I never felt American until I moved to Australia. And then when I moved to Queensland, I felt really, really American. Being American, ironically, was never a category I applied to myself even when I lived there.

Nationalism is a strange disease. Like a bad cough, or a runny nose, it infects some people worse than others. Many are quite simply immune to it. I must have been inoculated at a young age, for blind allegiance to anything other than sleep, food and clean water fails to lure me.

I’ve learned to take pity on those of us who fell under the spell of collectivism. Was it a choice, I ask myself watching them march by in parades each year—or, like most of what makes us who we are, purely circumstantial?

Living on the Sunshine Coast with a strong pronunciation of the letter “r” presents challenges—like most people assuming I am a tourist. I cannot leave a shop without questions. “Where are you from? Oh, you live here? When did you move? Really, ten years ago and your accent is still that strong?” These are the typical enquiries with “how are you finding it?” sometimes thrown in.

And after we tick off the basics, I must either stop and listen to an opinionated rant about American geopolitics or the holiday this person took to my motherland and how, surprisingly, they found Americans to be quite lovely and polite.

It’s difficult to live up to a stereotype. Most people assume if I am American, I am therefore a fat, lazy, ignorant, rude, war-monger and generally unaware of the location of most continents. Being of average weight, average intelligence, peace-loving and well-travelled is a confusing disappointment.

I have been, at times, tempted to colour in my past with a story like “I grew up in Las Vegas, my mother was a stripper and my father worked for casino security—but was really just a member of the mafia. I’m living here under witness protection because my first job at 14 involved smuggling weapons from Mexico. I love eating spaghetti out of a can. I have no idea where I actually am—can you help me?” Isn’t that what the media would have them believe?

The other common belief, and one I find quite baffling, is that if a Canadian is assumed to be American by an Australian, they are very much offended. Since moving to Queensland, my accent has evolved. The southern twang I came here with didn’t jive with the locals. Canadian-style enunciation eases the communication difficulties so I roll with it—which is why many people think I’m a far north, North American. I have checked with Canadians and they confirmed they do not get upset when confused with Americans and do not know why Australians think this. Strange, truly.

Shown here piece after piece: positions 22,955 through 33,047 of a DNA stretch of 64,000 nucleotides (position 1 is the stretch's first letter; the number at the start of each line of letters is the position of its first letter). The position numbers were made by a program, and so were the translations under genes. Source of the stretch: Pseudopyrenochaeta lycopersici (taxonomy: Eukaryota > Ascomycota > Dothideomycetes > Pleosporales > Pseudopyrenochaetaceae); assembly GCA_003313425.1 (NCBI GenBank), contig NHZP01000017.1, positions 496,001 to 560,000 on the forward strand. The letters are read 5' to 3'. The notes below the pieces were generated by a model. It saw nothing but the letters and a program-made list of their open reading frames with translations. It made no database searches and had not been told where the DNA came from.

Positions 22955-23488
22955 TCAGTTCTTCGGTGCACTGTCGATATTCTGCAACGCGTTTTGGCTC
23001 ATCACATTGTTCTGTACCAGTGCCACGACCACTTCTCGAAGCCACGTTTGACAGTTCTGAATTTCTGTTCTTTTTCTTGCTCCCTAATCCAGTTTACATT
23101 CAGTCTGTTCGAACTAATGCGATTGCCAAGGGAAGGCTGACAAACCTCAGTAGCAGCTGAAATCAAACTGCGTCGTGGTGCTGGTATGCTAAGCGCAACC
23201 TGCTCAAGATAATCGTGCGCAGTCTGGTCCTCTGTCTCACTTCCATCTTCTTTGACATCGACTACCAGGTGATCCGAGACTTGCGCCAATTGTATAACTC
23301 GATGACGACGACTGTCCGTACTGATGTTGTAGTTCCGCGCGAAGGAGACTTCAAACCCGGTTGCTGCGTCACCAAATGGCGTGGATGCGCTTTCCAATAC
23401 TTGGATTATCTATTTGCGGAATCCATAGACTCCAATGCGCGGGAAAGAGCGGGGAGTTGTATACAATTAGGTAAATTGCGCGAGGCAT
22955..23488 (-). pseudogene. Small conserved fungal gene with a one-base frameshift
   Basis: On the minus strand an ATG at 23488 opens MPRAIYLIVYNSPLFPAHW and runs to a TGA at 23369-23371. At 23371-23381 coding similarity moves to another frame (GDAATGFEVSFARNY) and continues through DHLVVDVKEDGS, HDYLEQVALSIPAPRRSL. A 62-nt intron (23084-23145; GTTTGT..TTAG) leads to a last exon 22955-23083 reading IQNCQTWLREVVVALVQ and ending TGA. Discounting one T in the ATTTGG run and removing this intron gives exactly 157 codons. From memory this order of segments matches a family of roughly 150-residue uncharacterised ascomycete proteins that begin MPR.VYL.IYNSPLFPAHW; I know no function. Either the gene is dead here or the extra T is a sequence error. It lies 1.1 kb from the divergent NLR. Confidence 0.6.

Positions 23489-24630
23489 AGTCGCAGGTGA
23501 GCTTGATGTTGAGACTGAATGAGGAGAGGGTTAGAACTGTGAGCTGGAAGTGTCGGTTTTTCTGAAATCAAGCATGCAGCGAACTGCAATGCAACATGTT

Sometimes, when my fellow Australians find out I’m an American with Australian citizenship, they get a bit upset. “We’re secretly invading,” I tell them. “That’s why all the military bases are here.” As their face wrinkles in horror, I laugh and ask them a few questions from that test I had to take to get a passport. “Do you know who the Governor General is?” They never know.

And if I’m really feeling combative, and they want to dig in and go head to head, I get philosophical. I chose to immigrate to Australia, whereas most Australians simply fell out of their mother and landed here. I ask them, what makes you more of a citizen, consciously choosing to immigrate to a country or the fact you being born here is purely circumstantial? They often say that being born here wins, so then I point out that Aboriginal people were not official citizens until 1967 and they’ve been here for over 50,000 years. The conversation typically ends after I make this point. Citizenship, a legal classification or a nationalistic construct—you tell me?

So, every year when the big festival rolls around, I’m keen as ever to pack my stuff and camp out. Woodford, and the people who come to celebrate, don’t ask me questions to make me feel different or separate or unwelcome—they ask me things like “how many times have you been to Woodford? Who have you seen at this festival? Who are you going to see at this festival? Do you know where the loo—bar—water refill station is?”

At Woodfordia, each one of us is an immigrant. But here, when strangers meet, instead of finding out what alienates us, we look for things to bond us and make us feel more alike, unified and part of the greater community. At Woodford, a five-minute conversation with a person can turn into a friendship that spawns decades.

It’s too bad the country of Woodfordia only exists for seven days. Like a magical kingdom fading into the mist, I watch as the tents disappear and my fellow-festival goers ride off into unknown places only to reappear again next year. Which is why rather than patiently waiting for them to return, I became a citizen of Woodfordia. I see them from time-to-time throughout the year and refill my love cup. And fortunately, to become a Woodfordian, I didn’t have to take a test!

This piece was written for the Woodford Folk Festival’s LORE SOCIETY publication by Christina Cannes